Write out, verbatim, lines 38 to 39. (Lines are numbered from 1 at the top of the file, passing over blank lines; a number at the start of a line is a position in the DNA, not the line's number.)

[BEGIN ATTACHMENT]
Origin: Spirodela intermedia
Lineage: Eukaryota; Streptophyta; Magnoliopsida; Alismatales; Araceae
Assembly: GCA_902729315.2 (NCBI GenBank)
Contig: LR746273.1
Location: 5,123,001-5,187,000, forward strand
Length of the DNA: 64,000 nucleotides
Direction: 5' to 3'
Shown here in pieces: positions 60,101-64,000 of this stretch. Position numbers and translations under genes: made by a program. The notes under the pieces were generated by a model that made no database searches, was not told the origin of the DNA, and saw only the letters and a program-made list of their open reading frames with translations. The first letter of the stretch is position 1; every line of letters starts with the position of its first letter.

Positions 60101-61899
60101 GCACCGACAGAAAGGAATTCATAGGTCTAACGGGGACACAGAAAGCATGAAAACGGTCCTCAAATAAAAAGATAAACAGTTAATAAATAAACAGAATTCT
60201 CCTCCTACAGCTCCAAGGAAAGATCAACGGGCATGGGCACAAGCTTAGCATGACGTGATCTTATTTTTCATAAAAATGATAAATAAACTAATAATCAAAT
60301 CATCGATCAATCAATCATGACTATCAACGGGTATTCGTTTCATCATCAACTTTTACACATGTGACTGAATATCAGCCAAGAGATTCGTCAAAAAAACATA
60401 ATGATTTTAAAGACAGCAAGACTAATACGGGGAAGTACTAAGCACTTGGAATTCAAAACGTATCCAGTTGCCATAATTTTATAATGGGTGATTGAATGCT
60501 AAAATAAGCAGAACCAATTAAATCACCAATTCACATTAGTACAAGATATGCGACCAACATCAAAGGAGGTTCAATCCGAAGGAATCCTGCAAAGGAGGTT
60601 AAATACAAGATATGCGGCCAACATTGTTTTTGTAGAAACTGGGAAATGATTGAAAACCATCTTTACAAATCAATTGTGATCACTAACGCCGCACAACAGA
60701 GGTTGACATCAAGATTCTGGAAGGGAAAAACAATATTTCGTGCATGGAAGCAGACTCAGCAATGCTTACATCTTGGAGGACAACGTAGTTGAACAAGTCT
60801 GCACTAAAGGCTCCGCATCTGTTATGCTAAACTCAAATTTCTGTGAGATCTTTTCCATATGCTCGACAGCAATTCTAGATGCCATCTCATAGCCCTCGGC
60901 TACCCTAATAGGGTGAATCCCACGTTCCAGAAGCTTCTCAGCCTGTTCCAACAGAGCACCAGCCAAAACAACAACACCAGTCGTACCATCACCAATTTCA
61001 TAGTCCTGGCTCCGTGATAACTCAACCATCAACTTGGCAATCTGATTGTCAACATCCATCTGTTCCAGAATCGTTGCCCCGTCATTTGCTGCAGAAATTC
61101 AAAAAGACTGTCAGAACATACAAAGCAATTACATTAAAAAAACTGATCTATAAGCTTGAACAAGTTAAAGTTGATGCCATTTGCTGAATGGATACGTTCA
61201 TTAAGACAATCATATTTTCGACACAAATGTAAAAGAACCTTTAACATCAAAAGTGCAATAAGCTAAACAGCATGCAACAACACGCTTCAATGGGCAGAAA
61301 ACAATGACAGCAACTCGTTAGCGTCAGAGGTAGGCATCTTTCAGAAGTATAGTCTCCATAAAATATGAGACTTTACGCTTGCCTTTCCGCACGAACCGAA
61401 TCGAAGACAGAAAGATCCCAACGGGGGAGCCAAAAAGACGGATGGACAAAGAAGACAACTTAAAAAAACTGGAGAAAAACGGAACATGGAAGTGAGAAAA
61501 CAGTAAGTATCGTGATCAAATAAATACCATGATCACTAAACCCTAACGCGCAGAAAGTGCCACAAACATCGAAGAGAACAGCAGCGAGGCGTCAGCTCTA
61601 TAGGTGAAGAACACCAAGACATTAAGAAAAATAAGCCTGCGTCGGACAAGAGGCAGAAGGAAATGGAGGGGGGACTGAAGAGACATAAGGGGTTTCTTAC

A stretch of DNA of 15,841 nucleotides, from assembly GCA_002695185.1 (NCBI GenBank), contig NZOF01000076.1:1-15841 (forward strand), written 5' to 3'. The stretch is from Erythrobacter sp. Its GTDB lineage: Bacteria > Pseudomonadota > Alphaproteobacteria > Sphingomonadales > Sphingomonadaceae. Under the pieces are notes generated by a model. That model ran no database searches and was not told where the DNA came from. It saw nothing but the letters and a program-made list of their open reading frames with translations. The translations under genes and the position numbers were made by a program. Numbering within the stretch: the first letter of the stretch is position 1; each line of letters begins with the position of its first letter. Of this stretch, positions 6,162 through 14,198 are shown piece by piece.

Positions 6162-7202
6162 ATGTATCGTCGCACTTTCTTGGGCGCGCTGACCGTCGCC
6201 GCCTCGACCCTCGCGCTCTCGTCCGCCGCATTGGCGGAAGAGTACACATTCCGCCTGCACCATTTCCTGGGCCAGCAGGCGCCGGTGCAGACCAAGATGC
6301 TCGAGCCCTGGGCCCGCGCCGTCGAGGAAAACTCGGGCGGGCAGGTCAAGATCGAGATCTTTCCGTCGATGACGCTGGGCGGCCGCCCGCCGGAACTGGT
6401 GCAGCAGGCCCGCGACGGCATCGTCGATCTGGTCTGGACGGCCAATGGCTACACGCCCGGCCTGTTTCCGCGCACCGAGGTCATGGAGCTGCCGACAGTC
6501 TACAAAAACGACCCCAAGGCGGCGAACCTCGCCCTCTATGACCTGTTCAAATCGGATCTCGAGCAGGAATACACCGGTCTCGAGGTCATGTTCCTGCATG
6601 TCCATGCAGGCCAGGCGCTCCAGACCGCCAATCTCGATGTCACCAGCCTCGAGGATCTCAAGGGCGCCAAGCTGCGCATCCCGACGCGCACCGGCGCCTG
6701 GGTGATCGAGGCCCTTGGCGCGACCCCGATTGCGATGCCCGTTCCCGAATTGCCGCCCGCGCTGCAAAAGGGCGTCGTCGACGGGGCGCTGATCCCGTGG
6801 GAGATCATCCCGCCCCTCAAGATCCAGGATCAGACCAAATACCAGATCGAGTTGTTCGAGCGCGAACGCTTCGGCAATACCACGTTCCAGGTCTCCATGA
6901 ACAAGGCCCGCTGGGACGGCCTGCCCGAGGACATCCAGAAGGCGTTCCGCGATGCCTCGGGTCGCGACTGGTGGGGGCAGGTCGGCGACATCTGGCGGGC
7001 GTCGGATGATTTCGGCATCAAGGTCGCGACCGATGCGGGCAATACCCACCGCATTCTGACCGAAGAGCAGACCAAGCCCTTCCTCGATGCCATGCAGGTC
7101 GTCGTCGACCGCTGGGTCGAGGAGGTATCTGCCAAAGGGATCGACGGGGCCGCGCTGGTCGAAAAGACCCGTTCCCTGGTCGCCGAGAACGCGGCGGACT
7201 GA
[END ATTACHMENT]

7101 GTCGTCGACCGCTGGGTCGAGGAGGTATCTGCCAAAGGGATCGACGGGGCCGCGCTGGTCGAAAAGACCCGTTCCCTGGTCGCCGAGAACGCGGCGGACT
7201 GA